Life is short but art endures?by Listener Archive
Works are too often shifted, destroyed, packed away or forgotten.
Life is short but art endures. That is a line from Hippocrates that seems to have little application in our fair land. “Life is short and art gets the biff” seems a more appropriate aphorism. What is it in the national DNA that gives us such a callous disregard for works of art in our public spaces? Little wonder a reconstructed bus stop took the National Contemporary Art Award in the Waikato last month. The time between buses seems a near perfect fit for our cultural attention span. Also last month, Helen Clark, former Prime Minister and, more to the point, former Minister for Arts, Culture and Heritage, launched a bumper book of Pat Hanly at a glittering affair at Auckland Art Gallery. This Ron Sang publication is a fine piece of work and a fitting memorial to the oeuvre of one of our most joyful, engaging, engaged and vigorous painters.
Almost every work he made is in the book. It is about the closest New Zealand publishing has yet come to a complete visual catalogue of a New Zealand artist’s work. Hanly was also one of our most accomplished producers of public murals. He worked on a scale, and with an energy, few other artists have matched. There are six of them: Rainbow Pieces (Christchurch Town Hall, 1971), Seven Ages of Man (Auckland Medical School, 1975), Prelude to a Journey (Auckland International Airport, 1977), Golden Age (Auckland School of Architecture, 1981), Vacation (Auckland Club, 1989) and Metropolitan Unity (Aotea Centre, Auckland, 1990). I knew these works well. Of the six, I commissioned four, and of the six, only one, Seven Ages of Man, remains intact in its original site. One is in an earthquake red-stickered building, one survives only partially, two have been relocated, one of those “reworked” by another artist, and one has vanished.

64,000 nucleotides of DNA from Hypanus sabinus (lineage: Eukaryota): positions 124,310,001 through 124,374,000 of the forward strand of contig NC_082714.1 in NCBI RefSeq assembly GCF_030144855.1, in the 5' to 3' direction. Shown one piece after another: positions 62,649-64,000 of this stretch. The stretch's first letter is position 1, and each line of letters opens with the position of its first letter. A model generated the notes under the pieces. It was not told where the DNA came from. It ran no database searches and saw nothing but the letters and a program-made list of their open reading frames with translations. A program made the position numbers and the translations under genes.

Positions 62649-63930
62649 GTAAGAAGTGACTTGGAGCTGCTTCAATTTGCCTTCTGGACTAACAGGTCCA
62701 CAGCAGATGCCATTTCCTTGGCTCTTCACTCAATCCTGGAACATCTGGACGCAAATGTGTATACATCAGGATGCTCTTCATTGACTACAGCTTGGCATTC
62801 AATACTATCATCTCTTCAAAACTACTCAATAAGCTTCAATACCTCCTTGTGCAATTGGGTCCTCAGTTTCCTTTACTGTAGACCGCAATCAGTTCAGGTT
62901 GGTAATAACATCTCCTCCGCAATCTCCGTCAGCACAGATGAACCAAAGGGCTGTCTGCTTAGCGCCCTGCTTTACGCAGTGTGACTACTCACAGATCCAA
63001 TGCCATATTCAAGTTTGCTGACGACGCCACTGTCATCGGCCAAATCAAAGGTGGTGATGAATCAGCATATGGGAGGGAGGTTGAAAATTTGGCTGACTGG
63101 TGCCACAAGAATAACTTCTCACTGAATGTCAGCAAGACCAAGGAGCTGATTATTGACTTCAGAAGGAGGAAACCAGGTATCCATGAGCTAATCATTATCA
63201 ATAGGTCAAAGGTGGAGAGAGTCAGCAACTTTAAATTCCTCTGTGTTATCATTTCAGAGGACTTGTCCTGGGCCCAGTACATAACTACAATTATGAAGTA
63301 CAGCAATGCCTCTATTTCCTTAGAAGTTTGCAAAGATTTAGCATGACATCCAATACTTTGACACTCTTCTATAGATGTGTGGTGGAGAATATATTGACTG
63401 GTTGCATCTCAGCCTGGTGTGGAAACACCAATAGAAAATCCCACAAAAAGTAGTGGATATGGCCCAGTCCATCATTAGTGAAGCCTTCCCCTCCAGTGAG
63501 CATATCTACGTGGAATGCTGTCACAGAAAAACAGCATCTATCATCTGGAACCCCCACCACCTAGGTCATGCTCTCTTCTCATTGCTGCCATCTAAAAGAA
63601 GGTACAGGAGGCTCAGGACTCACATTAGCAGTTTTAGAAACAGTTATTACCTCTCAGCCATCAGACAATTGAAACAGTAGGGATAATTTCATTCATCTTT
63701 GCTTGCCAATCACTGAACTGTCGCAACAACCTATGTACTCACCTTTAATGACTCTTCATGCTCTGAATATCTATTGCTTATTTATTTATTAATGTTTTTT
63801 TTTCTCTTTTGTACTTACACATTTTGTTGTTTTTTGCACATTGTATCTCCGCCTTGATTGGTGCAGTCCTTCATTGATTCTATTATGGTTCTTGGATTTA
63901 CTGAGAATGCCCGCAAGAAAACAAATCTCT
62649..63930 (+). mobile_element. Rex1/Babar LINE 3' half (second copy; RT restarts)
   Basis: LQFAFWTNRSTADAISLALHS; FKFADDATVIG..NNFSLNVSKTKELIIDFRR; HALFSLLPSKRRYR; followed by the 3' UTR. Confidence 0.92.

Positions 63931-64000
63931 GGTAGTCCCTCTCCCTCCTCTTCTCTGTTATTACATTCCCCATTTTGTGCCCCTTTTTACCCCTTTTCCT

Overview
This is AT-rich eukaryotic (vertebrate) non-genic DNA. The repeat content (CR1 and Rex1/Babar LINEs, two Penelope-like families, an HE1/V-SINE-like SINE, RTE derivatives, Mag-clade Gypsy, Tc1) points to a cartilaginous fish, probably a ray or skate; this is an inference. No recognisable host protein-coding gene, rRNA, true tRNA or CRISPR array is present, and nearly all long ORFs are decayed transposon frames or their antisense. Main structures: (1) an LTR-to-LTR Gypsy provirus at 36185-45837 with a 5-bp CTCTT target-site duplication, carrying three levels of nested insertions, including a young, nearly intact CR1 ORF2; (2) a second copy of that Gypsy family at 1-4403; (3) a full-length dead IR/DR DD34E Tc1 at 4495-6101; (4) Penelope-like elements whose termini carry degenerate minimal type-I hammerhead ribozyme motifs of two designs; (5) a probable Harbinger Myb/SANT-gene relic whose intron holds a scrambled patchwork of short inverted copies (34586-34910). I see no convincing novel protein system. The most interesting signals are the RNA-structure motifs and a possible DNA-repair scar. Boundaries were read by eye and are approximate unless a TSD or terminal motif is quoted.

This is an appalling record. In any other civilised community it would be a national disgrace. Here it goes unnoticed as bureaucrats spend their time imagining they are nourishing the nation’s art by writing opaque reports. It is a story endlessly repeated – public works shifted, destroyed, packed away and forgotten and, in one infamous episode involving a major Colin McCahon, cut up and turned into a packing case. (This by the national airline, which, by the way, has done nothing much for public art since.)
There is a chilling across-the-board consistency to this artistic massacre. Hardly a knowledgeable soul, for instance, would question that John Scott was one of our greatest architects, yet two of his key works have had to be constantly protected from the demolisher ’s bulldozer – one of those works in the care of a religious order and the other a government department charged with conservation. Even the born-again Auckland Council would rather risk $40 million of its ratepayers’ cash propping up a dodgy stadium than restore the great historic theatre that rots in its main street. Shame on all of you.
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